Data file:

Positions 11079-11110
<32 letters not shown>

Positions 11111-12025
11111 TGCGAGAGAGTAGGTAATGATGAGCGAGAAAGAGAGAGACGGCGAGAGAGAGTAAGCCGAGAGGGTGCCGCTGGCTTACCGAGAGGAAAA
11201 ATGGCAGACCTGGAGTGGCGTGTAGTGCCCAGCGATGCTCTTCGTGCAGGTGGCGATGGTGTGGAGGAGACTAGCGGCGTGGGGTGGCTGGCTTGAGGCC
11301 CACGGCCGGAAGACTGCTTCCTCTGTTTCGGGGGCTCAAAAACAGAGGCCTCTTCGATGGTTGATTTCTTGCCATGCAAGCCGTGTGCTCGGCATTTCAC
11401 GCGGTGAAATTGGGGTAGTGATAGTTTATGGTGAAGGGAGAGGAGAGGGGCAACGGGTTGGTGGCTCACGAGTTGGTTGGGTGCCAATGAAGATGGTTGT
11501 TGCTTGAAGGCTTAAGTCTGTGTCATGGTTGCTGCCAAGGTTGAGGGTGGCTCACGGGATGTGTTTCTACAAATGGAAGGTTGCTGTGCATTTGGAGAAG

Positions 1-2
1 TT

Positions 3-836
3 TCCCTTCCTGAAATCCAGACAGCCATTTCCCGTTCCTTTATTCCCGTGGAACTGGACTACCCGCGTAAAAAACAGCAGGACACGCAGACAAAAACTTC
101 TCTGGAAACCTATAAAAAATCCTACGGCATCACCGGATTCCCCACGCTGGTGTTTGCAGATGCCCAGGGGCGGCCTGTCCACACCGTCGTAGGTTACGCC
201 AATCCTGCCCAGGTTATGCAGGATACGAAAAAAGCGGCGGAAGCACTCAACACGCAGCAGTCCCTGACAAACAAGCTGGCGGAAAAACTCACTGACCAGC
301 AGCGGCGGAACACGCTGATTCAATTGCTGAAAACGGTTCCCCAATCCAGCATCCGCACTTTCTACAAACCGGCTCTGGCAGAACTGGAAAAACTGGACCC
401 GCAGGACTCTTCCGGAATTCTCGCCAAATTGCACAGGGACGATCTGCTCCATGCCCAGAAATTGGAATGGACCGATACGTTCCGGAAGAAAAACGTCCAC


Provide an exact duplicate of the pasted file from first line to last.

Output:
Positions 11079-11110
<32 letters not shown>

Positions 11111-12025
11111 TGCGAGAGAGTAGGTAATGATGAGCGAGAAAGAGAGAGACGGCGAGAGAGAGTAAGCCGAGAGGGTGCCGCTGGCTTACCGAGAGGAAAA
11201 ATGGCAGACCTGGAGTGGCGTGTAGTGCCCAGCGATGCTCTTCGTGCAGGTGGCGATGGTGTGGAGGAGACTAGCGGCGTGGGGTGGCTGGCTTGAGGCC
11301 CACGGCCGGAAGACTGCTTCCTCTGTTTCGGGGGCTCAAAAACAGAGGCCTCTTCGATGGTTGATTTCTTGCCATGCAAGCCGTGTGCTCGGCATTTCAC
11401 GCGGTGAAATTGGGGTAGTGATAGTTTATGGTGAAGGGAGAGGAGAGGGGCAACGGGTTGGTGGCTCACGAGTTGGTTGGGTGCCAATGAAGATGGTTGT
11501 TGCTTGAAGGCTTAAGTCTGTGTCATGGTTGCTGCCAAGGTTGAGGGTGGCTCACGGGATGTGTTTCTACAAATGGAAGGTTGCTGTGCATTTGGAGAAG

Positions 1-2
1 TT

Positions 3-836
3 TCCCTTCCTGAAATCCAGACAGCCATTTCCCGTTCCTTTATTCCCGTGGAACTGGACTACCCGCGTAAAAAACAGCAGGACACGCAGACAAAAACTTC
101 TCTGGAAACCTATAAAAAATCCTACGGCATCACCGGATTCCCCACGCTGGTGTTTGCAGATGCCCAGGGGCGGCCTGTCCACACCGTCGTAGGTTACGCC
201 AATCCTGCCCAGGTTATGCAGGATACGAAAAAAGCGGCGGAAGCACTCAACACGCAGCAGTCCCTGACAAACAAGCTGGCGGAAAAACTCACTGACCAGC
301 AGCGGCGGAACACGCTGATTCAATTGCTGAAAACGGTTCCCCAATCCAGCATCCGCACTTTCTACAAACCGGCTCTGGCAGAACTGGAAAAACTGGACCC
401 GCAGGACTCTTCCGGAATTCTCGCCAAATTGCACAGGGACGATCTGCTCCATGCCCAGAAATTGGAATGGACCGATACGTTCCGGAAGAAAAACGTCCAC